Thursday, 7 December 2017 10h00 – 12h00 Press Club Brussels Europe 95, rue Froissart - 1040 Brussels
Two persons persecuted in Russia, Igor Sychev and Olga Litvinenko, were heard out recently by members of the Latvian parliamentarian group “For the support of Russia’s civil society”.
Igor Sychev, former top manager of Phosagro, was forced to flee from Russia, leaving his family there, after the conflict with the owners of company, closely related with the political elite of Russia.
“They tried to deal with me several times. Somebody tried to fake car accidents but surprisingly I stayed alive. Several investigations confirmed that the car was damaged before the drive. Criminal proceedings were also initiated against me. My passport was taken away so that I couldn’t run away,” explained I. Sychev.
RIGA, LATVIA, November 14, 2017 / EINPresswire.com / -- Igor Sychev : I couldn't achieve any justice in Russia
Two persons persecuted in Russia, Igor Sychev and Olga Litvinenko, were heard out recently by members of the Latvian parliamentarian group "For the support of Russia's civil society".
Igor Sychev, former top manager of Phosagro , was forced to flee from Russia, leaving his family there, after the conflict with the owners of company, closely related with the political elite of Russia.
The conflict started after I. Sychev didn't receive the agreed remuneration for defending Phosagro interests in court. This was dispute of previous court decisions for fines on tax avoidance and the first case in history of Russian court system, when the state paid compensation to the accused company.
"They tried to deal with me several times. Somebody tried to fake car accidents but surprisingly I stayed alive. Several investigations confirmed that the car was damaged before the drive. Criminal proceedings were also initiated against me. My passport was taken away so that I couldn't run away," explained I. Sychev.
The parcel of shares of "Phosagro" belongs to billionaire Andrey Guryev, whereas at least 10% of the company shares belong to Vladimir Litvinenko, who was the manager of Vladmir Putin's political campaign in 2000 and 2004.
Igor Sychev and Olga Litvinenko were heard out by members of the Latvian parliamentarian group "For the support of Russia's civil society". Juris Vilums and Martins Sics, as well as by two deputies of Riga City Council - Juta Strike and Krisjanis Feldmanis.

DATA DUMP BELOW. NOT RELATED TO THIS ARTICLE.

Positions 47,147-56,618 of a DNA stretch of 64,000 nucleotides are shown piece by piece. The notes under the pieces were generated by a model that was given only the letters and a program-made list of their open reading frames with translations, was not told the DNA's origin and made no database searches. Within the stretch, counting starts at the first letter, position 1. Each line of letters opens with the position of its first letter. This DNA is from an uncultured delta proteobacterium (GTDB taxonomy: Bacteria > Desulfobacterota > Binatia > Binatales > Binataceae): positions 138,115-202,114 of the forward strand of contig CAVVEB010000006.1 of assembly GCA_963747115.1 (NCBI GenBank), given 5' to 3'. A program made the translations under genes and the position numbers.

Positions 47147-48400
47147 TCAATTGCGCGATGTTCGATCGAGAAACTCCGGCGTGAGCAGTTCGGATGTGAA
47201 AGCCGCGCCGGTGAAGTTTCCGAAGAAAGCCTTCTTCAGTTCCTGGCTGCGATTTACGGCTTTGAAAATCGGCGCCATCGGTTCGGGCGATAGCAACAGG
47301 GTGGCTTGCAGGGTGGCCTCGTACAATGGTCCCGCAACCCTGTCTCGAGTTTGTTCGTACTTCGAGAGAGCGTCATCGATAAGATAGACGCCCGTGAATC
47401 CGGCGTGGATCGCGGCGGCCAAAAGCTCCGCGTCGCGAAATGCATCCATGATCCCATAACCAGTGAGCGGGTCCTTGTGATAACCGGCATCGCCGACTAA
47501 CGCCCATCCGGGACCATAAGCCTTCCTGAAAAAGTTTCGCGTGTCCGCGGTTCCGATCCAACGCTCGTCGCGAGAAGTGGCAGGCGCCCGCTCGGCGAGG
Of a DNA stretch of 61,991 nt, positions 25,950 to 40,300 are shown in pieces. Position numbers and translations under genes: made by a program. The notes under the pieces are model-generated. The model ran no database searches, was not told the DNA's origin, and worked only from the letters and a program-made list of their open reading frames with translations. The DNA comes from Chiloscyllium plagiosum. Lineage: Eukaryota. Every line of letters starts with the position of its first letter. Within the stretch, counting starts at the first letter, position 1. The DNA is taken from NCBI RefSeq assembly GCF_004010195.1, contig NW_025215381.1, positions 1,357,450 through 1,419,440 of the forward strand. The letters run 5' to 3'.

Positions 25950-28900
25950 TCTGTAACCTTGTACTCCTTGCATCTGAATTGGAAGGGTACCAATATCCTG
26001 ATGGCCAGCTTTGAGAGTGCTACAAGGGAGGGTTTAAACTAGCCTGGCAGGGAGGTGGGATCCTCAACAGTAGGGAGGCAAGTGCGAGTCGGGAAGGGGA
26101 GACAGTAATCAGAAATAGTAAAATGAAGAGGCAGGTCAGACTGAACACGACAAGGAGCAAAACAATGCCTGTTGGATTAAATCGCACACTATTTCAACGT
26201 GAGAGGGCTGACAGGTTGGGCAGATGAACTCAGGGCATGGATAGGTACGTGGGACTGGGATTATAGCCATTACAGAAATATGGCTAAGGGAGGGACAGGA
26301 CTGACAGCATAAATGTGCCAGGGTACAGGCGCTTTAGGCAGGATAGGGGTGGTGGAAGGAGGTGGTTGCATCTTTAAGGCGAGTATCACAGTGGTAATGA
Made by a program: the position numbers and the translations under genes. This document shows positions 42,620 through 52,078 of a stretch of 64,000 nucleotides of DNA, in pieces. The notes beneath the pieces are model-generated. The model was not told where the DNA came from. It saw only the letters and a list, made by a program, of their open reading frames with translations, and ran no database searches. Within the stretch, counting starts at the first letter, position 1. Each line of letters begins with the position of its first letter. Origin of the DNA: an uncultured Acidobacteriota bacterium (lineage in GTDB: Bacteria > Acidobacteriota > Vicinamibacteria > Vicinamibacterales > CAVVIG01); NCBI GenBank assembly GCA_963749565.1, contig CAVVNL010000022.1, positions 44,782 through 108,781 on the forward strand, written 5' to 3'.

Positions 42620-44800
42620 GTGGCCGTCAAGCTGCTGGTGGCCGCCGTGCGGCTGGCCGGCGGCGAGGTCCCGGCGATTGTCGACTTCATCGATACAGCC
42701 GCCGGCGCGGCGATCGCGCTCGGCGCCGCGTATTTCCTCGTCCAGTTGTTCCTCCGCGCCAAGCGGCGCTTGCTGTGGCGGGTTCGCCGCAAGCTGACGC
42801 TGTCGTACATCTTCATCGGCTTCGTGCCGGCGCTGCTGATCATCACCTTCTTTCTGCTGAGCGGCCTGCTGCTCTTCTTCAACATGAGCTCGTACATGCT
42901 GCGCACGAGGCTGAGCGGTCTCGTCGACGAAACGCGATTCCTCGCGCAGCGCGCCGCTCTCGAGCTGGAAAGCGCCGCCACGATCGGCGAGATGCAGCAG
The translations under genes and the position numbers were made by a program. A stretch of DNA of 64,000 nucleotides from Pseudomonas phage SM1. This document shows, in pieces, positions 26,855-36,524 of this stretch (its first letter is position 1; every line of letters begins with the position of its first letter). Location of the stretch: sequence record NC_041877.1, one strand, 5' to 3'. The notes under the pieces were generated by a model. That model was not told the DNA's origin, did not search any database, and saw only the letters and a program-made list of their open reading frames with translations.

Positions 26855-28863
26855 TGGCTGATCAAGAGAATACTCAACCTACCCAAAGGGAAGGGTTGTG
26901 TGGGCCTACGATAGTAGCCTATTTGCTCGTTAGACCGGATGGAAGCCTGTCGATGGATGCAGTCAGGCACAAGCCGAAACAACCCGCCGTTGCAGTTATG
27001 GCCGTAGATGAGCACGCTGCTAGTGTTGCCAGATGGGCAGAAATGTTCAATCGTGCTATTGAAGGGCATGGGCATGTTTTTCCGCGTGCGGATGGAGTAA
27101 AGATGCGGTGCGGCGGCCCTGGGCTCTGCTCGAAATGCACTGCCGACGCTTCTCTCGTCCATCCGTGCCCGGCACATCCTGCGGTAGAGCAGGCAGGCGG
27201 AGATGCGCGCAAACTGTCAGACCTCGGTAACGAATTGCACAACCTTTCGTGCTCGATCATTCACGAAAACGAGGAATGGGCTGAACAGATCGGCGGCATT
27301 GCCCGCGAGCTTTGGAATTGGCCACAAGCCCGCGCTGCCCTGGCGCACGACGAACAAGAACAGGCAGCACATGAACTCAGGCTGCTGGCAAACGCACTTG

The visit gave nothing to Serdyukov. But "Fosagro" still managed to fend off the claims. It could be considered a miracle: the destruction of Yukos began with the arrest and prosecution of Plato LebaMaid of embezzling state-owned shares and tax evasion "Apatite". Then, in July 2003, suddenly disappeared owner of the office, located opposite Guryev, - chairman of the "Fosagro" Board Alexander Gorbachev. No one said goodbye, he flew to London and more in Russia did not return. "It was not a voluntary departure. But Guriev and it was clear that to continue for the company is unreal, "- says Gorbachev.
12 years later, in May 2015 he filed a criminal lawsuit against the court of Cyprus Andrey Guriev and other owners' Fosagro "demanding the return of allegedly illegally taken from his 24% stake in the holding company. And four months later, Igor Sychev, who left "Fosagro" in 2013, sent a statement to the Russian law enforcement authorities with allegations against Guriev and other managers of the holding. Why former managers feel entitled to make claims principal owner of one of the largest fertilizer producers in the country?
Witanhurst, London’s largest private house, was built between 1913 and 1920 on an eleven-acre plot in Highgate, a wealthy hilltop neighborhood north of the city center. First owned by Arthur Crosfield, an English soap magnate, the mansion was designed in the Queen Anne style and contained twenty-five bedrooms, a seventy-foot-long ballroom, and a glass rotunda; the views from its gardens, over Hampstead Heath and across the capital, were among the loveliest in London. For decades, parties at Witanhurst attracted potentates and royals—including, in 1951, Elizabeth, the future Queen.
Andrey Guryev is Russia’s twenty-eighth-richest man. Forbes lists his personal fortune at some four billion dollars. According to a Web site about Russian real estate, Guryev and his wife, Evgenia, have a large house in a gated community called Forest, in a pine-clad area on the outskirts of Moscow that is favored by oligarchs. Putin’s main residence, which has become the site of most Presidential business, is close by.